The Basics

la-bourgogne-map-teaserWhen some people hear “burgundy wine,” they immediately think of red wine. “Burgundy” does not refer to the color of the wine, however, but to the region of France in which the wine is made. That region is called “La Bourgogne” in French. We translate it “Burgundy” in English.

Some of the world’s finest red and white wines are produced in this storied region. These sought-after red wines are made entirely from the Pinot Noir grape, and the world-famous white wines are made entirely from the Chardonnay grape.

While these wines are known throughout the world, few people realize that Burgundy is by far the smallest major wine-growing region in the world. In fact, the heart of Burgundy is only about 30 miles long by one mile wide – tiny by wine standards. Obviously, the villages are tiny, too, and are a mere kilometer or two apart.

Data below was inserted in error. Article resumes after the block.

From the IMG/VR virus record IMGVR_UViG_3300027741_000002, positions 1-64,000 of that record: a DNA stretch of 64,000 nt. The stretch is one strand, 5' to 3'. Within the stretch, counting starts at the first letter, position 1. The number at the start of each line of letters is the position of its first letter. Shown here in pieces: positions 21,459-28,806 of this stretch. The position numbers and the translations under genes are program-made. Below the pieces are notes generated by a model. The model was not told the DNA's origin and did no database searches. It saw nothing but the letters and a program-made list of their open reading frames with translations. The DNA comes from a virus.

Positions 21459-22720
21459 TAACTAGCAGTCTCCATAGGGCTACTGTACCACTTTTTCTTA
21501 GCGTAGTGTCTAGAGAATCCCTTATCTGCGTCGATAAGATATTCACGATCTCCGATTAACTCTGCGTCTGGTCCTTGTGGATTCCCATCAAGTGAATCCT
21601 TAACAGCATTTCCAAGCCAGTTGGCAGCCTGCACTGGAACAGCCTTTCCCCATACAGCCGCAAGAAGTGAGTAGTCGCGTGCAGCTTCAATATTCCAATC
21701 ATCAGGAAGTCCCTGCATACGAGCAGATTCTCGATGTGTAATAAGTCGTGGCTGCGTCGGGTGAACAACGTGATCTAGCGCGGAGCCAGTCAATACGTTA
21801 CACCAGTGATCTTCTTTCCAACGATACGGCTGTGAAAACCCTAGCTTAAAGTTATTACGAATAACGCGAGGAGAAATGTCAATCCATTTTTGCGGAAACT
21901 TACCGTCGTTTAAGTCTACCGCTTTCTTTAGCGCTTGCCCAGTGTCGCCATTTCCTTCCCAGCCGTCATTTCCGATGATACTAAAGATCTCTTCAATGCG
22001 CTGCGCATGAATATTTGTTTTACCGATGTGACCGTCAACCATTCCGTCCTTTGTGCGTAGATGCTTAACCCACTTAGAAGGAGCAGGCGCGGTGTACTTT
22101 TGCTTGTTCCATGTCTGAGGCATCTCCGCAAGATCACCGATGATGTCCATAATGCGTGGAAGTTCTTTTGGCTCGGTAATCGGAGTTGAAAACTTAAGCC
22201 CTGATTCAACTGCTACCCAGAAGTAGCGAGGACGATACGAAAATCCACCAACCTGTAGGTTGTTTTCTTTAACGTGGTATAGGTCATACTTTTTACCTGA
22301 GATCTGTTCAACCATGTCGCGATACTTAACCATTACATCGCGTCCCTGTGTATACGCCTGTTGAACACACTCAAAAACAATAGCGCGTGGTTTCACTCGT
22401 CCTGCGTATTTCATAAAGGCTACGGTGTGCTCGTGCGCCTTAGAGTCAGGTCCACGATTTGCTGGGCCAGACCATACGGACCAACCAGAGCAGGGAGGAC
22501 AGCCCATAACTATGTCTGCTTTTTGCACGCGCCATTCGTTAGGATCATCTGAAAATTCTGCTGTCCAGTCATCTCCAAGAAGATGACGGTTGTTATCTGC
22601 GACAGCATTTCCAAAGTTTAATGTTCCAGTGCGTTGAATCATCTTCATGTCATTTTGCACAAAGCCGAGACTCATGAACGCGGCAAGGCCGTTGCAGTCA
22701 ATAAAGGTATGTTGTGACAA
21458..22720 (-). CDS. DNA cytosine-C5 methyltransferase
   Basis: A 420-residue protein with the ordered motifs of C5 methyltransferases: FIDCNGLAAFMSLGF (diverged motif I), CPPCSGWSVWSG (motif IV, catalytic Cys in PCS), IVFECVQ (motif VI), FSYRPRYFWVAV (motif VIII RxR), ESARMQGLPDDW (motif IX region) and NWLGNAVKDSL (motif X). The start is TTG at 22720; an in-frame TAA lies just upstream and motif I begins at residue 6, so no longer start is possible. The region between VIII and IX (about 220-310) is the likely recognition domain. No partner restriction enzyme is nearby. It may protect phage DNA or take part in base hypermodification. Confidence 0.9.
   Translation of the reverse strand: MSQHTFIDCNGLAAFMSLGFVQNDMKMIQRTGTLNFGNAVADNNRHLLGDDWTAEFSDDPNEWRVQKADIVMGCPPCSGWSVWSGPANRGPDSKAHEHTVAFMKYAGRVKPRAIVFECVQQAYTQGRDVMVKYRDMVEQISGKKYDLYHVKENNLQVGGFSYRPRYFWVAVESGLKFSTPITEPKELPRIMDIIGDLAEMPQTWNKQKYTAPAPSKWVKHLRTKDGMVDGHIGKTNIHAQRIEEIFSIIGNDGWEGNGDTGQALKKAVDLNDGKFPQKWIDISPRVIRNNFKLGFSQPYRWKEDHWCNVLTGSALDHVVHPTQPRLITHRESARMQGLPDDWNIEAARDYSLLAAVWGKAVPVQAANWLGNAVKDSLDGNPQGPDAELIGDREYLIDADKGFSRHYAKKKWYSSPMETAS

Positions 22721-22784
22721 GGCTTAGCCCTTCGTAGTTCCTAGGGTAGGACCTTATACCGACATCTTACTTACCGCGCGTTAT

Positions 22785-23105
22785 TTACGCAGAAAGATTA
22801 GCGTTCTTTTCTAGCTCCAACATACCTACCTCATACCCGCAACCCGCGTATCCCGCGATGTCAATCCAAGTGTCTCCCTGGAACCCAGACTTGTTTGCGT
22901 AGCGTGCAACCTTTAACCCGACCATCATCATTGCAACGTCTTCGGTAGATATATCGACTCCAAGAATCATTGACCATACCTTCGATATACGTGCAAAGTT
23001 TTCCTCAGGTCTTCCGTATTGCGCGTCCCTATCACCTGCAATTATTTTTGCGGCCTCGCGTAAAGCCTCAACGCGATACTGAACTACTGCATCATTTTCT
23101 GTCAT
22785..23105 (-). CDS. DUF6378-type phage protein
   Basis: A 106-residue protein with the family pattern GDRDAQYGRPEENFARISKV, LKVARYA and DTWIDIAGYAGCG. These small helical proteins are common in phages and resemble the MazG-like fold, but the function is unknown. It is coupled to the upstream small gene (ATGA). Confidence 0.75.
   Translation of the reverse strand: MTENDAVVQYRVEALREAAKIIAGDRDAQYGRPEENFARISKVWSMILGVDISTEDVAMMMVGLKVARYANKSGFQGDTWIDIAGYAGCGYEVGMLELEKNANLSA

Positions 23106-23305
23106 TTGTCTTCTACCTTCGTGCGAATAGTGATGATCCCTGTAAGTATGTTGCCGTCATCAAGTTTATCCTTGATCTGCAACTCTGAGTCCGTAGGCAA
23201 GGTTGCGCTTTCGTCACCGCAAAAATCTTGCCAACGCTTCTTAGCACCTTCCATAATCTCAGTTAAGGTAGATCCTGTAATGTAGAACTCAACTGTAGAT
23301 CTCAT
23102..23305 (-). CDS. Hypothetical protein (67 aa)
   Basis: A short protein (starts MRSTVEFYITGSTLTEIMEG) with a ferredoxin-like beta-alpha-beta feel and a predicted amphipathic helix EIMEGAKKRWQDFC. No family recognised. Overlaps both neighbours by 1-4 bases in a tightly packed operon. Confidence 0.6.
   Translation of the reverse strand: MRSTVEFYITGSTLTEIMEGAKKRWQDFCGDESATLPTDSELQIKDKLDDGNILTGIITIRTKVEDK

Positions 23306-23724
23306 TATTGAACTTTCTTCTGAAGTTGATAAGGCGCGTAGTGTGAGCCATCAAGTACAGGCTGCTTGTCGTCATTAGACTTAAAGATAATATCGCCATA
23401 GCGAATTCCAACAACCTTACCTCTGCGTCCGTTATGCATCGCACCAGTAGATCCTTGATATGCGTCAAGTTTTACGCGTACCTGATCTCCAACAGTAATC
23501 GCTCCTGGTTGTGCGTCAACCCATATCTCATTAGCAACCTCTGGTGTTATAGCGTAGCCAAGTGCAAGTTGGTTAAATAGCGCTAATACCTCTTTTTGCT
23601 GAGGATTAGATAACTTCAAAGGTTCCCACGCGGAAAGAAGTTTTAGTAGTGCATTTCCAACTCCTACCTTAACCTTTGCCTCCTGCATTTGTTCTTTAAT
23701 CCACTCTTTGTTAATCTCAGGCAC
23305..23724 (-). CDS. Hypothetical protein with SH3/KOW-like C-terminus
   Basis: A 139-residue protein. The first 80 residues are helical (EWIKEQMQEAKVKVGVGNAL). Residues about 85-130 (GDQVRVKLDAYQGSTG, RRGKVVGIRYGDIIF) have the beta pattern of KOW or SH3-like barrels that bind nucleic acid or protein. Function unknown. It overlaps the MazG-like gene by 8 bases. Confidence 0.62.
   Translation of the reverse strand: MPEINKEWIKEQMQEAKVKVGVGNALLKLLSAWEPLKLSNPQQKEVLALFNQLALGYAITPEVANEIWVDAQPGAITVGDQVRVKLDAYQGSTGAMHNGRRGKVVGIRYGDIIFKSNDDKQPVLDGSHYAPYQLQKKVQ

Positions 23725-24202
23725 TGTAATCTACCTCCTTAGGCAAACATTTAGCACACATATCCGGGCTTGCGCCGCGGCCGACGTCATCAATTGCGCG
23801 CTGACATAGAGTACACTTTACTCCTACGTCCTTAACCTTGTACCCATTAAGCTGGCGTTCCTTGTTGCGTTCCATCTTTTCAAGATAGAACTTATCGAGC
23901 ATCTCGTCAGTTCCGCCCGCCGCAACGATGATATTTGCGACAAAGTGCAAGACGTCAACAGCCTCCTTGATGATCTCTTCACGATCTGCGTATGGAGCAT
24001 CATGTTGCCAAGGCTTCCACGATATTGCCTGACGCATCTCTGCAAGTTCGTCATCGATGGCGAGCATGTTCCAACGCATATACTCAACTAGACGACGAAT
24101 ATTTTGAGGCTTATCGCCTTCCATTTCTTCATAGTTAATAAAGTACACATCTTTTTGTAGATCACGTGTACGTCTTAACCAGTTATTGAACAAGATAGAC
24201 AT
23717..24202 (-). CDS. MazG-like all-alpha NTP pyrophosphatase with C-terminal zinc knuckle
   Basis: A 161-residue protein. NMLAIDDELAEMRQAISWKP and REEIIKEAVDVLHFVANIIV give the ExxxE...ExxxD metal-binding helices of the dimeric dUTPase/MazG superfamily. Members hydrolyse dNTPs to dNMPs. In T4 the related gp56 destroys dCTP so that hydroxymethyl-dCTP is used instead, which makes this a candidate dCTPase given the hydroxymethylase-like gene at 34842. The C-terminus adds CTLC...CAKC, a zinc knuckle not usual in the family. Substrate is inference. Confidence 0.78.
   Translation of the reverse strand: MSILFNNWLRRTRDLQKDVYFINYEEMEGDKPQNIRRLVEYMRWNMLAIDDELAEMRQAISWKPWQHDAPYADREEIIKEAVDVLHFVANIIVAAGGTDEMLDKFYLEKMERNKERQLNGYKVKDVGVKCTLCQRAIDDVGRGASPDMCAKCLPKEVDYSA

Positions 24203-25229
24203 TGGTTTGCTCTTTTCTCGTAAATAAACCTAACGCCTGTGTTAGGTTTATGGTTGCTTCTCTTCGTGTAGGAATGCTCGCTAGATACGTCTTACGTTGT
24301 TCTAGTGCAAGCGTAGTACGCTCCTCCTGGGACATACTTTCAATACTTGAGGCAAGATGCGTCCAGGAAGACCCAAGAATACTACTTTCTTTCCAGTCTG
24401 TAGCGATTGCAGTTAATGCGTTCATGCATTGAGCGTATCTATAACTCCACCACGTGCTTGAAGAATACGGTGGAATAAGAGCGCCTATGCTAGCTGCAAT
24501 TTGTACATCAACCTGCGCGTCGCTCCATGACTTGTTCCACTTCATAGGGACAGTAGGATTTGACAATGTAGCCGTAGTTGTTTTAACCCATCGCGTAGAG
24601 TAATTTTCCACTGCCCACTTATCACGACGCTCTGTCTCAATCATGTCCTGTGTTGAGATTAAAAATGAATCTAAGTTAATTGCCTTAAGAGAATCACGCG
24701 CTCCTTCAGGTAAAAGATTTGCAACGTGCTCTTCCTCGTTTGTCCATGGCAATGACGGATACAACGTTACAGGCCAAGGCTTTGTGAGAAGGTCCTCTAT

Herein lies one of the most complicated aspects of Burgundy – namely, the terrain presents a compact arrangement of microclimates. These microclimates present a complex assortment of altitudes, slopes, exposures and soil types. Literally, two vineyards separated by a stone wall or a dirt road will produce grapes that make wines which can be very different in flavor as well as quality. It’s no wonder that Burgundy produces a greater variety of single-grape wines than any other region in the world… and it’s also no wonder that Burgundy can be a minefield for the wine lover in the United States.

Wines made in Burgundy receive their quality classifications, called appellations, based on the region, village or individual vineyard in which the grapes are grown. In most cases, the more defined the growing area of the grapes, the more consistent the quality of the wine produced by those grapes. Oftentimes, the finest wines are produced by vineyards that are no more than a few football fields in size.

continue to “Lay of the Land”

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